Here is the most expansive description of both sets, with sound samples.

I’ll stop now, because readers have already gotten the point or have stopped reading.  But please do visit the Savory Collection sites.  And I suggest that the perfect holiday gift for yourself is acquiring both volumes.  I don’t endorse a major corporation here, and I have been Apple-averse for as long as I can remember, but when the reward is Lester, Jimmy Rushing, Buck, Sweets, Jo Jones, Herschel, Hamp, Ella, Fats, Hawk, Vernon Brown, Milt, etc., I can conquer my innate distrust.  And so can you.

May your happiness increase!

THE SIL’VRY WATERS KISSED THE SHORE

It was not a complicated or “innovative” song for its time, and it’s nostalgic rather than ground-breaking now.  But it’s lovely, when performed soulfully. I present four sweet variations on the theme.  I’ll wait, if you’d like to have some pineapple while you listen.

ON A LITTLE BAMBOO BRIDGE

Bjarne “Liller” Pedersen sings with Papa Bue’s Viking Jazz Band, 1960:

Midge Williams with Miff Mole and his Orchestra:

Edythe Wright with Tommy Dorsey (glorious percussive commentaries from Dave Tough, a modernist interlude from Bud Freeman, and a three-trumpet passage that looks back to Bix and forwards to Bunny, who leads the trumpets, on January 19, 1937):

And the absolute master in March 1937 (this video provided by my friend Austin Casey) — Louis Armstrong accompanied by Andy Iona And His Islanders : Louis Armstrong; Sam Koki (steel guitar); George Archer, Harry Baty (guitar); Andy Iona (ukelele); Joe Nawahi (bass):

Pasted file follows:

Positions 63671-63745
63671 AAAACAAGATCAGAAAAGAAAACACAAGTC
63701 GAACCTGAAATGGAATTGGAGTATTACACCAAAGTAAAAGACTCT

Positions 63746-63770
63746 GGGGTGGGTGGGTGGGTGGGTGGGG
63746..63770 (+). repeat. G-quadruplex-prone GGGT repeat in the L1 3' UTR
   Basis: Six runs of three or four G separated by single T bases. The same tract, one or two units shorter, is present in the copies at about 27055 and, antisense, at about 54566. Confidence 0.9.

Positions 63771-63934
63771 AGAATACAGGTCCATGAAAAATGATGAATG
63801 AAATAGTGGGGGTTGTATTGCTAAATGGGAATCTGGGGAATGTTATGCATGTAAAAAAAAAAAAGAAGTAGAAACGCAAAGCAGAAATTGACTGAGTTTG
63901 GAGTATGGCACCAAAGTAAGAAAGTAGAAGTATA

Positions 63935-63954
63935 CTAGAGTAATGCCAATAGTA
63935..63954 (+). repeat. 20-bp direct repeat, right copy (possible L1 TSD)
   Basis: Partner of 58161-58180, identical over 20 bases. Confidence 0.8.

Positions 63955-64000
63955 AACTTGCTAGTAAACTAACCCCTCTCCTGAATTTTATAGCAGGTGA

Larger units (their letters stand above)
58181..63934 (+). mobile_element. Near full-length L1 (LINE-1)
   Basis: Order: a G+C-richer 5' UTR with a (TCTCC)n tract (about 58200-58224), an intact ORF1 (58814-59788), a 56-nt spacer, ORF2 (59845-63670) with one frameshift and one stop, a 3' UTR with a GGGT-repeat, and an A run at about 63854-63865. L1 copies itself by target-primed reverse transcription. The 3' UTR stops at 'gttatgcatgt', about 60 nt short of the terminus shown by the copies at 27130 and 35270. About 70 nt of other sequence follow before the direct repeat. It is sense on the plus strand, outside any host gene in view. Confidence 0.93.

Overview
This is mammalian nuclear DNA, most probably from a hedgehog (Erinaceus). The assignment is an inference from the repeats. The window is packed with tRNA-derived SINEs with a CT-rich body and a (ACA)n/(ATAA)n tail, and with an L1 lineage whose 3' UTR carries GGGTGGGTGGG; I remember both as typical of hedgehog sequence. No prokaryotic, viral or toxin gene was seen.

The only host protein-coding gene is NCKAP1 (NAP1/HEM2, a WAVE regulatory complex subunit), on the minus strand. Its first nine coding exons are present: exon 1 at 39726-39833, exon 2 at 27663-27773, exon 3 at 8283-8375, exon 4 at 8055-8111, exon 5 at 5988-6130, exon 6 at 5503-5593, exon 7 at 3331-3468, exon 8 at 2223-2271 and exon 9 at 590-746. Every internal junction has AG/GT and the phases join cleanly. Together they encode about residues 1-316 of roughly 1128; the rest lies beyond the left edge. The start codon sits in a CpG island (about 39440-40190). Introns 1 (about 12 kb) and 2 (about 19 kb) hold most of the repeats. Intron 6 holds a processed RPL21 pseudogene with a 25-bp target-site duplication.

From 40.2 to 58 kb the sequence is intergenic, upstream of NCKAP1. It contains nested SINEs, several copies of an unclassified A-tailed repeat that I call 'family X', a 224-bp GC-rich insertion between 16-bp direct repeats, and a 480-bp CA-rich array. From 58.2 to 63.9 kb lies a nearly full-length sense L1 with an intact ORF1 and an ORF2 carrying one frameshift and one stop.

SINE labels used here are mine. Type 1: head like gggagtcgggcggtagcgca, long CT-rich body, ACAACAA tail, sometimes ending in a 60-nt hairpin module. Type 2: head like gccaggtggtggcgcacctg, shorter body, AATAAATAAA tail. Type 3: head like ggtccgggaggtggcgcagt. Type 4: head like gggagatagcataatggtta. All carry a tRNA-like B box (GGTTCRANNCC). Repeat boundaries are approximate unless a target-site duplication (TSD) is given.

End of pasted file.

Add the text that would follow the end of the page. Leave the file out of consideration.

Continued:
This post is for my friend Nick Rossi, who is enjoying the delights of mid-period Louis Armstrong.

ON A LITTLE BAMBOO BRIDGE two label

May your happiness increase!

“PLEASE! HAVE SOME PITY,” AND ONWARDS

The inspiration for this blogpost is the fine guitarist and thoughtful modernist Nick Rossi — and our online discussion this afternoon is yet another refutation to the general scorn that nothing good comes out of Facebook.  Nick had been exulting about the pleasure of playing rhythm guitar in a jam session on LADY BE GOOD — a jam that went on for twenty minutes, like the fabled communal joys we read about.

And I pointed him towards one of my favorite recordings of the song.  Not Lester’s (in two takes) but something perhaps less famous — a recording (either from December 1933 or January 1934) by “Buck and Bubbles.”

buck_n_bubbles

Buck was the fine Hines / stride pianist who accompanied Louis on DEAR OLD SOUTHLAND and Hawkins on other sides (so his jazz credentials are stellar); John W. “Bubbles” Sublett went on to play Sportin’ Life in PORGY AND BESS — and together they were an extraordinary team.